I went for a day of exhibitions in London recently and I felt truly spoilt by all the art beauties I discovered. First stop was the Food Glorious Food exhibition at the V&A’s Museum of Childhood. Goodness, I love that place. I saw a 1960’s milk float toy, miniature kitchens, vegetable fancy dress (I resisted the urge…just) and vintage food packaging. C.W.S Blancmange Powder, Tom Piper Stewed Steak, Surprise Quick-dried Garden Peas, Sutherland’s Secret Cottage Pie Filling. I also had a gander at the rest of the collection and paused to do a very wonky drawing of a miniature version of a townhouse c. 1780. It was titled ‘A Little House’ and whilst I was drawing it I overheard a teacher say “I don’t want any tittle tattle” to his group of pupils. I wish more people spoke in this way.
|‘Obit Series’ Gabriel Orozco,|
Next stop was the Gabriel Orozco exhibit at the Tate Modern. My favourite piece was his “Obit Series,” a series of large scale prints of obituary headlines Orozco collected from the The New York Times. The name and age of the subject were not stated, instead you had about five words to sum up their life. Here are a few: Clock keeper, advocate of therapeutic bee sting, Inventor of Catastrophe Theory and lived in two worlds: white and black, both bitter.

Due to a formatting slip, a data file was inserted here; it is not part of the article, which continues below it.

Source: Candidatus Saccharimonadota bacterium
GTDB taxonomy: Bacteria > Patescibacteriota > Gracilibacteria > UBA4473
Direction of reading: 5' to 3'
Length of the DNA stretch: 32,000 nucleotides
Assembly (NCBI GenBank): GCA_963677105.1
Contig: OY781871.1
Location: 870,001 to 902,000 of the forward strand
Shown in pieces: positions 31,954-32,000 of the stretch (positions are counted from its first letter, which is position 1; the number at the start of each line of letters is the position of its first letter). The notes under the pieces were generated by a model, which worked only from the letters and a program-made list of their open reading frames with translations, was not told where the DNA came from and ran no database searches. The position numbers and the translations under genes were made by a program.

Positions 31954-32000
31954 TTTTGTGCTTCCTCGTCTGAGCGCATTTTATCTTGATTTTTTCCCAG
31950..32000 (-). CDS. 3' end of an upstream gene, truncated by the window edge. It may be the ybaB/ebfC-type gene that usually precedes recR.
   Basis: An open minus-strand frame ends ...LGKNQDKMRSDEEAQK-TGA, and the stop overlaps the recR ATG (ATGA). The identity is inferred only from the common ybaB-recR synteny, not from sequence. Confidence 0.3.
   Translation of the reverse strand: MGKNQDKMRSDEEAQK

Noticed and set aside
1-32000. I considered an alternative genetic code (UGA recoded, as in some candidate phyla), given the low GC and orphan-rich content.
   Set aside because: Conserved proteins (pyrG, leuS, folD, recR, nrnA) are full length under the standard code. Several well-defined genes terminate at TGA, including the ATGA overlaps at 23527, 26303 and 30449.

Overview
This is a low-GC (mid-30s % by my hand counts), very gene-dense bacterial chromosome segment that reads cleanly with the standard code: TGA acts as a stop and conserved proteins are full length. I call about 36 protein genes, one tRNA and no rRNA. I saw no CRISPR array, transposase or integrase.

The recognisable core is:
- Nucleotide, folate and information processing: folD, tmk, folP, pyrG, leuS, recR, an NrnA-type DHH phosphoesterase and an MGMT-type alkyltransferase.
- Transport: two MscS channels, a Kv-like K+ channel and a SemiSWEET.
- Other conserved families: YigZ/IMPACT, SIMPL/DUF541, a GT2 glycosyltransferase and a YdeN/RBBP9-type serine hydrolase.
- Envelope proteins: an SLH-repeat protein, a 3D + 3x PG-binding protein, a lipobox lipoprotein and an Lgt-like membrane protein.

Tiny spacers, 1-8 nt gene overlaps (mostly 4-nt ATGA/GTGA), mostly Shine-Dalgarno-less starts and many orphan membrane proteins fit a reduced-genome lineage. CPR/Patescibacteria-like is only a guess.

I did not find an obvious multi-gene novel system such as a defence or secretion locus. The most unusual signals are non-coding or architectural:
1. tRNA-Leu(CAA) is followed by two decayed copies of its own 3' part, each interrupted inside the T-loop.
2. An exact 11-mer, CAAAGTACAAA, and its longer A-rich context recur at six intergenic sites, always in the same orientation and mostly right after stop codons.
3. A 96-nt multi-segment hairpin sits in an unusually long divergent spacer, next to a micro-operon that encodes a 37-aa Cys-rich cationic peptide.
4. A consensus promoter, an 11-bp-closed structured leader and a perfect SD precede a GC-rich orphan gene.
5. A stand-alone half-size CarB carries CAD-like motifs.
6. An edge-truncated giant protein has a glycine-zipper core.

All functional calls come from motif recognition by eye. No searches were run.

|‘Sand on table’ Gabriel Orozco|
I finished with The British Art Show 7: In The Days of the Comet at The Hayward. There I witnessed Christian Marclay’s “The Clock,” and my, it was beautiful. The 24 hour long film (I arrived at 4.02 and left dead on 4.30) is essentially a series of excerpts from films which feature clocks, watches and characters that relate to a particular time of day. It was all synchronised with real time, with a narrative that had some relation from one film to the next. I am in awe of anyone who pays a great attention to detail. Patience. I think that is one of the many reasons why I am obsessed with anything miniature.